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Commander Change At American Legion Post 152By Susan Bush
12:00AM / Wednesday, July 06, 2005
Williamstown-A change in leadership at the Richard A. Ruether American Legion Post 152 isn’t likely to diminish the veterans organization’s strong community presence, according to past and current post leaders.
|Former Richard A. Ruether American Legion Post 152 Commander Richard "Bud" Trombley.|
After serving as post commander since late 1998, Richard “Bud” Trombley, 76, of 2 Higgins Court, did not seek reelection this year. Post historian Gary Walsh, 74, of Cole Avenue, was elected as post commander in May, and said during a recent interview that he is looking forward to serving the membership.
Walsh had words of praise for Trombley and Trombley’s predecessor, David Larabee, 51, of Henderson Road, who spent most of the 1990s as post commander.
“Bud was a good commander and so was David,” Walsh said. “Both of them were very good and very fair. Being the commander is a great job. There’s always plenty to be done. I don’t quite know what the next project will be. You never can tell what’s next. I know that I want to be a good commander.”
"I Did My Best"
The members of Post 152 aren’t afraid to tackle big projects. Under Trombley’s tenure as commander, the organization lobbied for and ultimately erected a Veteran’s Memorial Wall at Field Park at no cost to the town, worked with Williams College officials during the design and construction of a new post home on Latham Street, and built an honor roll for veterans killed in action during wartime at the Latham Street property. The post also sent World War II veteran Roger Denette, who was stationed at Pearl Harbor during the Dec. 7, 1941 attack, to Hawaii in 2001 for a 60th anniversary ceremony.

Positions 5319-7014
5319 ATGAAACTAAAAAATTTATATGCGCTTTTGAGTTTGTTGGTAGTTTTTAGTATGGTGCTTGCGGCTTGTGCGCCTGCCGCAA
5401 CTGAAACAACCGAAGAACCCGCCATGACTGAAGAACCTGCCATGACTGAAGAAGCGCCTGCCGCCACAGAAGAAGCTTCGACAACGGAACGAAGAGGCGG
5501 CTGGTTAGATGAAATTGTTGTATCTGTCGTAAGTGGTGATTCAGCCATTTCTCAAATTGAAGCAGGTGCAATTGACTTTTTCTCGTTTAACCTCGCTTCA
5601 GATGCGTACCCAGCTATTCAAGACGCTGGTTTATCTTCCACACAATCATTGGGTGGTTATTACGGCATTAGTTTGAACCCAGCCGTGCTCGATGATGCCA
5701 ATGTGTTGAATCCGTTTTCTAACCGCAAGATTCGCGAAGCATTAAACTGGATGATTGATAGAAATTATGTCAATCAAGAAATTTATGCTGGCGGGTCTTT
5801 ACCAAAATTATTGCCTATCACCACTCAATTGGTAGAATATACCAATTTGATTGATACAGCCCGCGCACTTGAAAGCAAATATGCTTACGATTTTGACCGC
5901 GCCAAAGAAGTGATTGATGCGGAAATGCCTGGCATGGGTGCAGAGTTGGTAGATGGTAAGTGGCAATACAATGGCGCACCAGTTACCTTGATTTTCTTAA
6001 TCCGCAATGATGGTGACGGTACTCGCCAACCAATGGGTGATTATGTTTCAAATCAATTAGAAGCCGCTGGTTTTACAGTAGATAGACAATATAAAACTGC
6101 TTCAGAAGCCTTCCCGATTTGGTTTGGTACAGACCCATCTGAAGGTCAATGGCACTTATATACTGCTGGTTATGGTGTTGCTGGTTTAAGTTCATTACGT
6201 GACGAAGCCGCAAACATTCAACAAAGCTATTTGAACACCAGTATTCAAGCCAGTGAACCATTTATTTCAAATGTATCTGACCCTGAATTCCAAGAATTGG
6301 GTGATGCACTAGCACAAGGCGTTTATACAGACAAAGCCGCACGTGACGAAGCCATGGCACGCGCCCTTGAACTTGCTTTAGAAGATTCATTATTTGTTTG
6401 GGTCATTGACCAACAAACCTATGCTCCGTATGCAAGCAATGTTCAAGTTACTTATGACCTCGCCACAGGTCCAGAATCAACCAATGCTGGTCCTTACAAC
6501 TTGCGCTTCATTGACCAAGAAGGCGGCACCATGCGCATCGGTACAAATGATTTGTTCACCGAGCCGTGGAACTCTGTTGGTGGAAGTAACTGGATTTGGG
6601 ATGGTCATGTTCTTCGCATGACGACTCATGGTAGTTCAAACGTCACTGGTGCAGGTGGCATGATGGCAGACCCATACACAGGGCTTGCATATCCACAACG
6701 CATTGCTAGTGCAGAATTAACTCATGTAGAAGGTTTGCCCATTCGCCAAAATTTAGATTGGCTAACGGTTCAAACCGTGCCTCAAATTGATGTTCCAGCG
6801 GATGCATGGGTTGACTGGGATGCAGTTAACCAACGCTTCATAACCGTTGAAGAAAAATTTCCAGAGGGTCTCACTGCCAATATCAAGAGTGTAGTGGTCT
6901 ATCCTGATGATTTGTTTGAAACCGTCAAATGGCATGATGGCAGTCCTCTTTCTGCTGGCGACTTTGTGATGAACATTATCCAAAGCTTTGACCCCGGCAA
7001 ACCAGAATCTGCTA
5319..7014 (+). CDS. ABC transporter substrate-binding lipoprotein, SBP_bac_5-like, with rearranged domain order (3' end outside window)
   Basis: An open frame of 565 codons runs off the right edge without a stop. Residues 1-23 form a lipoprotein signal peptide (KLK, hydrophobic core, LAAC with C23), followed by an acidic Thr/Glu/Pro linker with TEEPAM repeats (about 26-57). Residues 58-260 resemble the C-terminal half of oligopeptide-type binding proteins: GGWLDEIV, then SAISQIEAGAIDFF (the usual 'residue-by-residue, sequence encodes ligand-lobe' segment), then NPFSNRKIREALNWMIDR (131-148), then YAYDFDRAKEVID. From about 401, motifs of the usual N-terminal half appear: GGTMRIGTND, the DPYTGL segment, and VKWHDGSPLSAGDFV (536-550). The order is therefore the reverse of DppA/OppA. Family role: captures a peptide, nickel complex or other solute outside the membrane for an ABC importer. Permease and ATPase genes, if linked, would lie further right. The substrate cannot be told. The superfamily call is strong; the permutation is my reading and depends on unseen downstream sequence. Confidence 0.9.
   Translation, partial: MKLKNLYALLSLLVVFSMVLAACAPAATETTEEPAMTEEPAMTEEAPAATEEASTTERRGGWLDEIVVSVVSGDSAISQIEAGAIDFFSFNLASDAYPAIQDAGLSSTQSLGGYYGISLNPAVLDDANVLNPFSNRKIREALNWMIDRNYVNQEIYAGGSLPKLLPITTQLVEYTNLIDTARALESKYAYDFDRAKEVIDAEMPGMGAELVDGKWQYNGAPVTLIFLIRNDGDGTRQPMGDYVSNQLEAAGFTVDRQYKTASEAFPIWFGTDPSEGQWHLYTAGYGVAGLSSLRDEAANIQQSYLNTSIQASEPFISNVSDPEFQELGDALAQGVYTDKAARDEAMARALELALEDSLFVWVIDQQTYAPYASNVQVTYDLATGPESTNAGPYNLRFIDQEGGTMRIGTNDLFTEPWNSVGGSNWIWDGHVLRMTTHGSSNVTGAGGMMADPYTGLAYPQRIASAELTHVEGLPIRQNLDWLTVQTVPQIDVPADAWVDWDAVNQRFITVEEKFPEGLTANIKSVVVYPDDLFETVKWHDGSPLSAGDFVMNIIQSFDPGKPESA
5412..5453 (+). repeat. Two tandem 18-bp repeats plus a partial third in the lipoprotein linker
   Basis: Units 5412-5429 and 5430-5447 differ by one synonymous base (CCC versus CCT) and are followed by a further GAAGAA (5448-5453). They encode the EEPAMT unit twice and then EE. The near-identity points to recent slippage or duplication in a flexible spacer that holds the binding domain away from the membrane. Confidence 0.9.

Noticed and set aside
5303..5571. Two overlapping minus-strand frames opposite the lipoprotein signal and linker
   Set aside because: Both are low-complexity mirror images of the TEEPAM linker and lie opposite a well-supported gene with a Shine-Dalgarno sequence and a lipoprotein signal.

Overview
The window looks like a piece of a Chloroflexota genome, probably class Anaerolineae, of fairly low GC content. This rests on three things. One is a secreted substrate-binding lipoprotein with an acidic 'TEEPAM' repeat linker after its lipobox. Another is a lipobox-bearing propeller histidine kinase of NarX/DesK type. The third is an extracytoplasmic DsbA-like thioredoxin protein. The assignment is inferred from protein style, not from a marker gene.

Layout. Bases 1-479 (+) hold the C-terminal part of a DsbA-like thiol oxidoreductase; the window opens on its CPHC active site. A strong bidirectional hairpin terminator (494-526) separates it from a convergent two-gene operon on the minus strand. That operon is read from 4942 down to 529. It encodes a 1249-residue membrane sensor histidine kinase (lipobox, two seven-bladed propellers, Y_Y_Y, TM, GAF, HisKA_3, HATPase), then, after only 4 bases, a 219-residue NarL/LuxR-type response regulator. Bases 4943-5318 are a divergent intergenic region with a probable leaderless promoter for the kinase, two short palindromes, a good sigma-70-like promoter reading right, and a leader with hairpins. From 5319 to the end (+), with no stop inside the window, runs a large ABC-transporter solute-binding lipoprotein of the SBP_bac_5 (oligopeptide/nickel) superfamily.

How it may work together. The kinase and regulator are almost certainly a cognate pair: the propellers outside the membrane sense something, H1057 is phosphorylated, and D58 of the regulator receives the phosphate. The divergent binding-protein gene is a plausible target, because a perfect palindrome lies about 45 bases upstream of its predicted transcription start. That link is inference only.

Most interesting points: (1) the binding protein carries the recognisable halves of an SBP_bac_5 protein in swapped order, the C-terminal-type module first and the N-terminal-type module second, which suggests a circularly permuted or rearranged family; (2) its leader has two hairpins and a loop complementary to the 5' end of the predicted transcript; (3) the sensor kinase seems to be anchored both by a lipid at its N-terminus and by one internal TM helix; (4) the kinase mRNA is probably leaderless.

One entrance to a Veteran's Memorial Wall erected at Field Park under Trombley's tenure as Post 152 commander.
Larabee credited Trombley for the Field Park memorial and an increase in membership.
Larabee said that he and Trombley were conversing during a Field Park American flag pole installation ceremony – a project that occurred under Larabee’s leadership – and Larabee asked Trombley what direction Trombley planned to take as the new post commander.
“I said to Bud ‘this is my last project, what do you think you’re going to do?’” Larabee said. “And he said that he’d like to return a memorial wall to Field Park. A lot of things happened during that time [while Trombley was commander]. He has brought the legion membership to over 200 members, and with the death rate of veterans, that’s quite an accomplishment.”
Speaking during a July 6 interview, Trombley said that he is proud of the post’s accomplishments during his time as commander but emphasized that many members worked extremely hard to bring projects to successful completion.
“It was a long haul,” he said of his tenure. “But a lot was accomplished and I’m really glad. I did my best.”
No Easy Task